By Ashleigh Schuddekopf
Earth Day, internationally designated on April 22, is a day to raise awareness and appreciate the environment we live in. With issues that affect our Earth at hand, we take them head-on, ready to start a movement that will inspire people to ‘go green’ and look for other, more organic ways to live.
The idea of Earth Day was created by Wisconsin’s Gaylord Nelson. Nelson grew up in the public school system in his hometown of Clear Lake, and studied at the University of Wisconsin Law. Then, in 1942 he served as a lieutenant in World War 2 for four years. He became one of the State Senates of Wisconsin in the 50’s and a U.S. Senate throughout the 60’s.
Nelson’s key idea was to plug environmental awareness to Washington D.C. With this outcry for help, he organized this once-a-year “teach-in” day to alert people about our environmental crisis, which eventually became Earth Day.
"Rising concern about the ‘environmental crisis’ is sweeping the nation's campuses with an intensity that may be on its way to eclipsing student discontent over the war in Vietnam. A national day of observance of environmental problems, analogous to the mass demonstrations on Vietnam, is being planned for next spring, when a nationwide environmental 'teach-in' coordinated from the office of Senator Gaylord Nelson is planned," Gladwin Hill of the New York Times wrote in an article in September of 1969.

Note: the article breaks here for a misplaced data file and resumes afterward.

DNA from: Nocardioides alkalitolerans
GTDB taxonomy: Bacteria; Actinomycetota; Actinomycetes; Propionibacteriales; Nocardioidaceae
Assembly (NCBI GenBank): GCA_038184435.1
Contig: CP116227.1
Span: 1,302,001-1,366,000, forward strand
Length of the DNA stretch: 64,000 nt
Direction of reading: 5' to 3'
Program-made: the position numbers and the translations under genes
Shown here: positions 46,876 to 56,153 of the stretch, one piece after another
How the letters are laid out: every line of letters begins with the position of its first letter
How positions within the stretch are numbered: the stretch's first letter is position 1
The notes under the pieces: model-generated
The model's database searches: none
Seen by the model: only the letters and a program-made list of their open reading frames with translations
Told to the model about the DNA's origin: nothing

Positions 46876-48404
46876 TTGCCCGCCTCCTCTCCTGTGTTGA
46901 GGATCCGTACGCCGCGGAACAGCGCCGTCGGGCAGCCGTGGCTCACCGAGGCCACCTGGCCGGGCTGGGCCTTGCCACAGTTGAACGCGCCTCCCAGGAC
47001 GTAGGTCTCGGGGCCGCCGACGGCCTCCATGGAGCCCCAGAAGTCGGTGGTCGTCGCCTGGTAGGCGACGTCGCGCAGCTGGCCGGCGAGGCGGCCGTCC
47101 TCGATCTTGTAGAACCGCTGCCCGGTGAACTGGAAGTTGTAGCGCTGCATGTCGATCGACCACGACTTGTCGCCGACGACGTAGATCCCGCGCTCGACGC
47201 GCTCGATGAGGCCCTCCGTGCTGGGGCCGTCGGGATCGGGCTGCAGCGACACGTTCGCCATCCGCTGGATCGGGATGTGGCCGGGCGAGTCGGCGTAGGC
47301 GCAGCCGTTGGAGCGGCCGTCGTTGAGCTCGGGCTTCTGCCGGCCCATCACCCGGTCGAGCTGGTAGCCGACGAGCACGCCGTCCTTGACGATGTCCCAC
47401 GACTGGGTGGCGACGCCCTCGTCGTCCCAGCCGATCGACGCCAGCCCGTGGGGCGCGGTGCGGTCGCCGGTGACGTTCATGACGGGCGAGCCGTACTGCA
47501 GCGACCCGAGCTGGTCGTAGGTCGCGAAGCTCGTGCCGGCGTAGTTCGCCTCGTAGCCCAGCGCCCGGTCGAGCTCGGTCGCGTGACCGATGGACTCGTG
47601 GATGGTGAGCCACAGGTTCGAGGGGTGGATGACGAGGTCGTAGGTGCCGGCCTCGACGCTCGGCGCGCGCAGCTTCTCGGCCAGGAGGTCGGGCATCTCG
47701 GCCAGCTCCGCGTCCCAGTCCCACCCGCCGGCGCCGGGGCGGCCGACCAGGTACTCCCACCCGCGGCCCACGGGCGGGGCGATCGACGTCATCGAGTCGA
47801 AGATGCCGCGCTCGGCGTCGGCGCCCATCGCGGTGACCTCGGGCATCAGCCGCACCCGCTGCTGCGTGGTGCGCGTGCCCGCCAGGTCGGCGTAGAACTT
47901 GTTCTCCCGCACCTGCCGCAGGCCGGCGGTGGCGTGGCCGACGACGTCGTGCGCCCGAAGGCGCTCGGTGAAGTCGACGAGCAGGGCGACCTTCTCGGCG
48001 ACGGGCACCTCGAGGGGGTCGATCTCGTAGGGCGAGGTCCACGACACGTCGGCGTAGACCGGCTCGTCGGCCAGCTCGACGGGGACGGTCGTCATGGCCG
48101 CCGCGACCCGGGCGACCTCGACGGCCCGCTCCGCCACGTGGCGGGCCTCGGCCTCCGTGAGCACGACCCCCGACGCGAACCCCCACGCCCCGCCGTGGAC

Several months later, Nelson’s plan took action. New York City on April 22nd, 1970, our Earth’s first official day, had over one million people filling 5th Avenue and Central Park. Fred Kent, a student at Columbia University was the ring-leader of this project. He rented out office space and recruited people for the big day’s plans.
"The big break came when Mayor Lindsay agreed to shut down 5th Avenue for the event. A giant cheer went up in the office on that day," Kent said. Pairing up with Mayor Lindsey and his staff took Earth Day to a whole new level. Not to mention the coverage by NBC, ABC, CBS, and the New York Times.
In the streets of Manhattan more than 20,000 college students from all over America joined in on concerts, lectures, and street theater to rally against pollution, over population and other potential dangers against our environment. Earth Day was one of the nation’s largest demonstrations in American history.
Forty years later, New Yorkers still have a proud way of showing their pride for the Earth. This year we celebrate Earth Day’s 40th anniversary. Not much different from decades ago, New York City’s streets are again filled with activists and members on the community all looking to make our Earth a greener place.
TerraCycle, a company based on creating over 100 products out of recycled waste, such as chip bags, food wrappers, yogurt cups, glue bottles and writing instruments, is open until May 1st outside of Port Authority.
Also, TerraCycle has an allotted area for consumers to drop off any non-recyclable wastes. Those who do so receive a discount on any purchases made during their visit to the shop.
"Man must stop pollution and conserve his resources, not merely to enhance existence but to save the race from intolerable deterioration and possible extinction,” wrote the New York Times the day after Earth Day 2010.
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Ashleigh Schuddekopf is a senior at Ramapo College. I am currently studying Communications with a concentration in Writing. Writing has always been a passion of mine, regardless of the topic. I hope one day to be an editor of a magazine and novelist.